Fighting over new Swiss jets

April 28, 2014, 1 Comment

Gripen Ja poster

Switzerland is neutral but it isn’t pacifist, with a policy of armed neutrality. Defence eats up 7.2% of the national budget, funding the “best army in the world” (as the Swiss Defence Minister likes to call it) and on 18 May the Swiss will vote on whether or not to buy 22 new fighter jets for the air force. Given the Swiss attachment to military service and arms exports, restrictions on which regularly fail to win referendums, you’d think it’d be an easy win for the military. But if the polls are right, it will lose.

The problem is probably that it’s an awful lot of money for a plane that doesn’t even exist yet. The Gripen E jets, made in Sweden by Saab, have yet to be built to the Swiss specifications, so only exist on paper. However the up-front costs for these paper planes are 40% of the total, with no guarantees of the outcome.

And the total cost is a smidge over 3 billion Swiss francs. Plus the costs of running and maintaining the jets, which is put at an extra 3 billion by the Yes lobby and at twice that by the Noes. Either way these planes come with a jet-set price tag. Many Swiss voters are questioning if they are necessary, especially as they won’t be the only ones in service: the Swiss air force will keep its 32 F/A-18 jets.

It doesn’t help that when an Ethiopian Airlines plane was recently hijacked and had to land at 6am in Geneva Airport, it had to be escorted by French fighters. The Swiss pilots were not yet at work. It turns out that the Swiss air force is ready for anything as long as it happens during office hours (excluding a long lunch). The poor spokesman had to explain to the press that “Switzerland cannot intervene because its airbases are closed at night and on the weekend.”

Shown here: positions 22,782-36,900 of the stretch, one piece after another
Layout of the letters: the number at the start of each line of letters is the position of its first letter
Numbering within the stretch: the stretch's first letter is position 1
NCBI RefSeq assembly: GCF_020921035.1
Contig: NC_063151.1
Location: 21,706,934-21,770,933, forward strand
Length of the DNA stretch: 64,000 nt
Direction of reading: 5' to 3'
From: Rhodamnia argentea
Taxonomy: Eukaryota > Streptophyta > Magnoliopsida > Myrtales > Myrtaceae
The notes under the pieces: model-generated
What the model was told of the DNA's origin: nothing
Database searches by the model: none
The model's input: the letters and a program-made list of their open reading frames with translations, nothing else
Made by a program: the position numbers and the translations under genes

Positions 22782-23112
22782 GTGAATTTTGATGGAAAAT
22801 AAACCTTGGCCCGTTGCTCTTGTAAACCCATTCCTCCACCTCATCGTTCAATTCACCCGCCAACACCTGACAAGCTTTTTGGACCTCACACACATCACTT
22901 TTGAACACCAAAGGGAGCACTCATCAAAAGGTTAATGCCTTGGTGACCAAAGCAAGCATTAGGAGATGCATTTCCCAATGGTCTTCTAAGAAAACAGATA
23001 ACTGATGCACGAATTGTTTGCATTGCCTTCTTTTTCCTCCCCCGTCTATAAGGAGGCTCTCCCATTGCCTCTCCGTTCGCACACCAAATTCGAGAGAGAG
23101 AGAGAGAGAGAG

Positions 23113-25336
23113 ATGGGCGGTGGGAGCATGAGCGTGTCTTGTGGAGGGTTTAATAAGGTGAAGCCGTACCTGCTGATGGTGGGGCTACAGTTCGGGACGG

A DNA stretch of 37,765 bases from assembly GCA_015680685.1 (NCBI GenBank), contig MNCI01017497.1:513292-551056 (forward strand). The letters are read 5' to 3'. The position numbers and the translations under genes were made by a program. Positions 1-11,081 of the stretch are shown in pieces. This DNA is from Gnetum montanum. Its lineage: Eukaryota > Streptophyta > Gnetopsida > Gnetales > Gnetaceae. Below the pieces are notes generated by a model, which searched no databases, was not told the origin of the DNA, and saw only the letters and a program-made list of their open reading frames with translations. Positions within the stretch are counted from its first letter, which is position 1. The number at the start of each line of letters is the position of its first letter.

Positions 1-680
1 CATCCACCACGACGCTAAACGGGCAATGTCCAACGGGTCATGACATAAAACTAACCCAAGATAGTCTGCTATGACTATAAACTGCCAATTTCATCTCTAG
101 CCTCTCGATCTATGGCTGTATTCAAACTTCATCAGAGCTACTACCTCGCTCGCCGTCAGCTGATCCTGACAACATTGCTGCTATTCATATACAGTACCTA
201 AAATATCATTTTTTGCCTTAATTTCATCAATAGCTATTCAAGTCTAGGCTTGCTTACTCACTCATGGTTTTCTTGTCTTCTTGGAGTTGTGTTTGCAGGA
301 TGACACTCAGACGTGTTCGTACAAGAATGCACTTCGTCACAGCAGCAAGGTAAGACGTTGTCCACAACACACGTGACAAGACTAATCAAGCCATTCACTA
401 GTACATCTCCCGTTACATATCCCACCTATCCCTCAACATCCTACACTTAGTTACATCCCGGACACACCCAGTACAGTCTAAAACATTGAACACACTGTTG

So maybe spending the 3 billion francs on having a full-service air force rather than a Ryanair one would be a better use of the money.

Gripen Nein posterSwitzerland is rich enough to afford new planes, but does it need them? Austria (twice the area) has just 15 fighter jets in total, so do the Swiss need 54? The Yes lobby has been having a field day with patriotic posters and leaflets justifying the expenditure; threats have been conjured up and the situation in Ukraine used to scare the voters, without mentioning that Mr Putin might well invade on a Sunday.

The No lobby has focused on the cost and uncertainty of the whole project. And so far is winning the argument, with 52% saying they will vote No. What is sure is that it will be Swiss voters who will decide what happens, one of the inherent strengths of Swiss politics. Imagine voters in the USA or UK being given a say in how the defence budget is spent!

It could be that this is one defence project too many at a time when even Switzerland its tightening its financial belt. The Swiss already have more tanks than the British, despite being ‘war-dodgers’ as The Sun newspaper so subtly put it, so will they say yes to more planes?

On 18 May we will all find out.


One Comment on "Fighting over new Swiss jets"

  1. TJ Martin Thursday May 1st, 2014 at 09:02 PM · Reply

    Do I ever wish [ we here in the US were able to vote on Military purchases ] Honestly we don’t so much as get a say as to how much money the US Military receives …. never mind the ability to vote on what they spend it on .

    A humorous aside in relation to the CH Military’s ‘ hours ‘ kept ; When we live in VT USA .. the State Patrol as well as local police department did not respond to calls between the hours of 12 midnight and 5 am .

    Any updates on the Immigration issue Diccon ?

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